First Overseas Trip May Provide Brief Relief From Trump’s Pending Domestic Cavity Search

With political pressure mounting on the domestic front, President Trump began an extended overseas trip, meeting first with the King of Saudi Arabia, Salman bin Abdulaziz Al Saud. After an elaborate red carpet welcome and receiving the country’s highest civilian award, President Trump quickly inked a deal to sell more than $147 billion worth of military hardware including; combat ships, precision-guided munitions, and missile defense systems, as well as sophisticated communications, radar and cybersecurity technologies. The Obama Administration curtailed such negotiations in late 2015 following a Saudi-led bombing attack that mistakenly killed 140 and wounded 600 at a funeral in Yemen. An investigation showed the attack had been planned based on “wrong information.”

On Sunday, the next order of business for President Trump was to attend opening ceremonies at the Global Center for Combating Extremist Ideology with Saudi Arabia’s Salman and Egypt’s al-Sissi. Today the President met with Israel’s Prime Minister, Benjamin Netanyahu, visited the Western Wall and the Church of the Holy Sepulcher. After the Vatican, the pomp and circumstance welcomes will have worn off and the rest of the trip will be with politicians of advanced industrialized democracies, which is not exactly a sweet spot for the President. As a matter of fact, many officials at NATO and the G-7 summits could become downright belligerent.

At a Sunday night meeting, word got out to Netanyahu that a number of cabinet officials were “not going to be available” to meet Trump’s plane. Immediately after the meeting, the Prime Minister’s Bureau issued an instruction that all government ministers must participate in the airport reception. During the visit with Netanyahu, President Trump bagged on Obama’s deal with Iran and promised that Iran will never have a nuclear weapon. Headway on a potential Mideast agreement would do wonders to detract from the President’s domestic woes, but few, besides the President, are overly confident about any such rapid progress.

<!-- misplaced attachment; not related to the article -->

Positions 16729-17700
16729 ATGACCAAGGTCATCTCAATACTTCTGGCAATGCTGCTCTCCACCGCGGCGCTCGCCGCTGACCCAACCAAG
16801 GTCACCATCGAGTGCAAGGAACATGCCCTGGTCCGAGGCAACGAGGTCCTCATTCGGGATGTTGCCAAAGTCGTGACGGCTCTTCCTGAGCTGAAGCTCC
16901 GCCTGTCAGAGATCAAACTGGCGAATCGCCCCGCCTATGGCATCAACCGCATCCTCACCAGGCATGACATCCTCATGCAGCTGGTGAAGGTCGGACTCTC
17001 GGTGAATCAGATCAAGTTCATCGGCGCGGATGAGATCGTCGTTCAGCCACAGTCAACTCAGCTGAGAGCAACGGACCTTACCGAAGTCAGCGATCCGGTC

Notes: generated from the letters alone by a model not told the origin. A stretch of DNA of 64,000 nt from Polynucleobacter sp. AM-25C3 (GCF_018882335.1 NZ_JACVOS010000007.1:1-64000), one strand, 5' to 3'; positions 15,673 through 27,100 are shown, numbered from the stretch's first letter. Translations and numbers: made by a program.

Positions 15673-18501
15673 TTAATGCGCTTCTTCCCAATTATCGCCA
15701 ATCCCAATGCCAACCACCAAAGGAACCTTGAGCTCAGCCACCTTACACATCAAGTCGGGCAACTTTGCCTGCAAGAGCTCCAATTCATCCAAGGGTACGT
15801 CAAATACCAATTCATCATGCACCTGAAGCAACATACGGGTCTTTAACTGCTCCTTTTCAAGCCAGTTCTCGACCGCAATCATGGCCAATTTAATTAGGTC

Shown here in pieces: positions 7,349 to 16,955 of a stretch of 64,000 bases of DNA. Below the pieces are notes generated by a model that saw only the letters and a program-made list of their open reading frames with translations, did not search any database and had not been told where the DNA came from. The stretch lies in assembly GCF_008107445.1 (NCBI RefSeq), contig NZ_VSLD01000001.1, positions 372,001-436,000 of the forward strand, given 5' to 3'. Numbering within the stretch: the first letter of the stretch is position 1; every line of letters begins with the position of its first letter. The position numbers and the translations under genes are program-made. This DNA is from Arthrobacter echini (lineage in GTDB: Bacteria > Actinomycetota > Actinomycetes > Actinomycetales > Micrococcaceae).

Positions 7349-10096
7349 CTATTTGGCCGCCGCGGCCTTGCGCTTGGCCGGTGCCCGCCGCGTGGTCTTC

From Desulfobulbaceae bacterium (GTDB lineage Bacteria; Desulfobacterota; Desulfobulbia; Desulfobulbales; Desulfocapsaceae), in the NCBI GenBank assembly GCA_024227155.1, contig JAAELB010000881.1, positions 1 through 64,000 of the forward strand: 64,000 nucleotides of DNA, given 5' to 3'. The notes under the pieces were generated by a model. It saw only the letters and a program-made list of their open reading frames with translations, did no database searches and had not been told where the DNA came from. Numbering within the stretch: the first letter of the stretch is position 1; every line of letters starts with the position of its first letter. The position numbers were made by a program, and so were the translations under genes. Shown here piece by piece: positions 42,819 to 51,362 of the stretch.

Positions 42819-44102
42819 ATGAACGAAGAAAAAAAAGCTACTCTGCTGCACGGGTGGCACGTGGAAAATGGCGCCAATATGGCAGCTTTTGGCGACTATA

Meanwhile, global markets are taking the trip with a grain of salt. Metals are up, the dollar is down and oil is increasing in advance of the upcoming OPEC meeting. When the President returns to the U.S. he’s sure to be greeted by a litany of domestic issues, as well as developments with a growing list of ex-administration officials, not the least of which is past National Security Advisor, Lieutenant General Michael Flynn. All indications are that precious metals will continue to benefit from the ongoing confusion and uncertainty generated by the Trump administration’s inability to get on a consistent and productive domestic track.

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